Melissa Asher

Entering Class - 2013

E-MAIL: asher024@umn.edu

PhD Thesis 2022

A functional endocannabinoid system in human induced pluripotent stem cell-derived cortical cultures.

Current Position:

Postdoctoral Fellow, University of Michigan

Undergraduate Institution and Major:

Michigan State University, B.S. in Genomics and Molecular Genetics, 2012

Graduate Advisor:

PhD:

Stanley Thayer, PhD

Masters:

Marija Cvetanovic, Ph.D., Department of Neuroscience

Dexcription of Graduate Research:

PhD Degree:

The endocannabinoid system is an increasingly popular therapeutic target in many neurological conditions, due in large part to its ability to protect neurons from damage caused by hyperactivity and excitotoxicity. Despite recent interest in cannabinoid-based treatments, the unavailability of human brain tissue and species differences between humans and animal models present obstacles to drug development. Human induced pluripotent-derived stem cells (hiPSCs), which can be obtained less invasively from skin samples and then reprogrammed into neurons and glia, are one possible solution to this problem, as However, it is not clear whether hiPSC-derived neurons actually have a working endocannabinoid system to study. In this thesis I characterize the endocannabinoid system in a commercially available line of hiPSC-derived cortical neuron/astrocyte cultures using calcium imaging and a fluorescent cannabinoid indicator expressed in live neurons. hiPSC-derived cultures produced and metabolized endocannabinoids in addition to responding to exogenously applied cannabinoids, indicating that they do indeed possess a fully functional endocannabinoid system. I also show that endocannabinoid synthesis evoked by a muscarinic receptor agonist in hiPSC-derived cortical cultures is not calcium-dependent, and that an inhibitor of endocannabinoid metabolism produces less receptor desensitization than a cannabinoid receptor agonist with prolonged exposure. These studies demonstrate that hiPSCderived neuron/astrocyte cultures are a powerful new tool for investigating open questions about the regulation of the human endocannabinoid system.

Masters Degree: Our lab studied the roles of diverse cell types and non-cerebellar pathology in the neurodegenerative disease spinocerebellar ataxia type 1 (SCA1). SCA1 is a dominantly inherited neurodegenerative disease which is best known for the cerebellar motor symptoms it causes, but which also includes cognitive deficits and mood disorders in many patients. My project focused on the role of Atxn1, the gene that is mutated in SCA1, and its effects on cognition and mood in mice. I found that loss and mutation of Atxn1 led to severe learning and memory deficits as well as mood abnormalities in these transgenic mice, and that only a small portion of these phenotypes could be accounted for by cerebellar pathology alone. In addition, I found that Atxn1 knockout mice had reduced hippocampal neurogenesis, which could provide an explanation for some of their learning and memory deficits.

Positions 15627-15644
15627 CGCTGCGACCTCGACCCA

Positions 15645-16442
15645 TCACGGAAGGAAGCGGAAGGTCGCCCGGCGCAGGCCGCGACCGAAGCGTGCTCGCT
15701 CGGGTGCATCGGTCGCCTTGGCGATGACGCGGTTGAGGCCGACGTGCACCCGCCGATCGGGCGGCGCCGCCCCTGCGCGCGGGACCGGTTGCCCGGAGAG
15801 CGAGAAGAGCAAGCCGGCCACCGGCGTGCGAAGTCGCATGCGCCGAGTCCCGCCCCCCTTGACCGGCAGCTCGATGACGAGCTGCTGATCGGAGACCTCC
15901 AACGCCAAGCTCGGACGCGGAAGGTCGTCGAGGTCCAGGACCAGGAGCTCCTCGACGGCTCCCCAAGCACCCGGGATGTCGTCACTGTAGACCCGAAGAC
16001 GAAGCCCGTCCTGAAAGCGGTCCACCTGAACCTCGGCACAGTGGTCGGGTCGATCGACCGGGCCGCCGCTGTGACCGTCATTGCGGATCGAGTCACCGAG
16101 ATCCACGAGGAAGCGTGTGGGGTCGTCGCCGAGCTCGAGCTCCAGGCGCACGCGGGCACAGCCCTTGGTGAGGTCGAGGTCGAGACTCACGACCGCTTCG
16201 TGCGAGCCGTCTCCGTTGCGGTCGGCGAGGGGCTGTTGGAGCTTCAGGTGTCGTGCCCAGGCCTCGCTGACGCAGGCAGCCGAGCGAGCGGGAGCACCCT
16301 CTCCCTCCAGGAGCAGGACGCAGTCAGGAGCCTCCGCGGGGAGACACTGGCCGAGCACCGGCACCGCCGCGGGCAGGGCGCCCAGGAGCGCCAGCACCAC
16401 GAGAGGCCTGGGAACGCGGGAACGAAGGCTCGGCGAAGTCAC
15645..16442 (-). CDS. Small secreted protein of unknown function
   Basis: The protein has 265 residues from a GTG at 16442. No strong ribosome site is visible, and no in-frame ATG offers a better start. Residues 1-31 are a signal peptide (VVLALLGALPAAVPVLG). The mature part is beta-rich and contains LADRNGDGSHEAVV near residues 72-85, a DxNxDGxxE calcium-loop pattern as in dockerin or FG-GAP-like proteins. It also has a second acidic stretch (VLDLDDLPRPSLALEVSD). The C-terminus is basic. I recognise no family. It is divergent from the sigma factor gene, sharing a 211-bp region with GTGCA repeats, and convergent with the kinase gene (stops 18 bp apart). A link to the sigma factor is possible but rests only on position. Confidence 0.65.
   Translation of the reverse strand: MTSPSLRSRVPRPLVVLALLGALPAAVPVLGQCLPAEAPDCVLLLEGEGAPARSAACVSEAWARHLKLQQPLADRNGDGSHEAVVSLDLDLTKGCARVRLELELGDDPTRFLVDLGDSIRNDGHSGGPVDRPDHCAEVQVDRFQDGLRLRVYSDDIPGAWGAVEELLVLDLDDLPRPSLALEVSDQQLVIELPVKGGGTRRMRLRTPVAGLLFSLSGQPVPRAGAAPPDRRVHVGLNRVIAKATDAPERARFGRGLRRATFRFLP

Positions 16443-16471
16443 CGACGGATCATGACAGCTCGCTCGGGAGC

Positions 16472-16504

Graduate Publications.

    • Asher M, Rosa JG, Cvetanovic M. Mood alterations in mouse models of Spinocerebellar Ataxia type 1. Sci Rep. 2021 Jan 12;11(1):713.
    • Asher M, Rosa JC, Rainwater O, Duvick L, Bennyworth M, Lai RY, CRC-SCA, Kuo SH, Cvetanovic M. Cerebellar contribution to the cognitive alterations in SCA1: evidence from mouse models. Hum Mol Genet. 2020;29(1):117-131.
    • Wu MM, Zhang X, Asher MJ, Thayer SA. Druggable targets of the endocannabinoid system: implications for the treatment of HIV-associated neurocognitive disorder. Brain Res. 2019 Dec 1;1724:146467.
    • Asher M, Johnson A, Zecevic B, Pease D, Cvetanovic M. Ataxin-1 regulates proliferation of hippocampal neural precursors. Neuroscience. 2016;322:54-65.

    Graduate Abstracts:

    Oral Presentations:

    • A role for ataxin-1 in cognition and neurogenesis. University of Minnesota Graduate Program in Neuroscience colloquium series, Minneapolis, MN, 2016.

    Poster Presentations:

    • Asher M, Johnson A, Cvetanovic M. A role for ataxin-1 in hippocampal neurogenesis. 2016. Sixth Ataxia Investigators Meeting, Orlando, FL.

    Graduate Awards/Honors:

    • Sping and Ying Ngoh Lin Award 

    Thesis Committee Members:

    Research Areas:

    • Neurodegenerative Diseases and Neural Injury
    • Regenerative Medicine for Neural Systems

    Rotations:

    Graduate Program in Neuroscience Committees:

    • Career Facilitation Committee, 2017-2019

    Professional Outreach:

    • Presenter at a Social Science event at the Science Museum of Minnesota, Oct. 1, 2015
    • Brain Awareness Week Instructor, 2013-2016, 2018
    • State Fair Brain Booth Presenter, 2014

    Why did you choose University of Minnesota?

    I liked the strong sense of community among the students and also felt that there was a good selection of faculty with whom to rotate.

    Advice for Incoming Students:

    Choose an advisor you can work with even when things aren’t going well. It’s a lot easier to change parts of your project that you don’t like than to change the people you work with!

    melissa_asher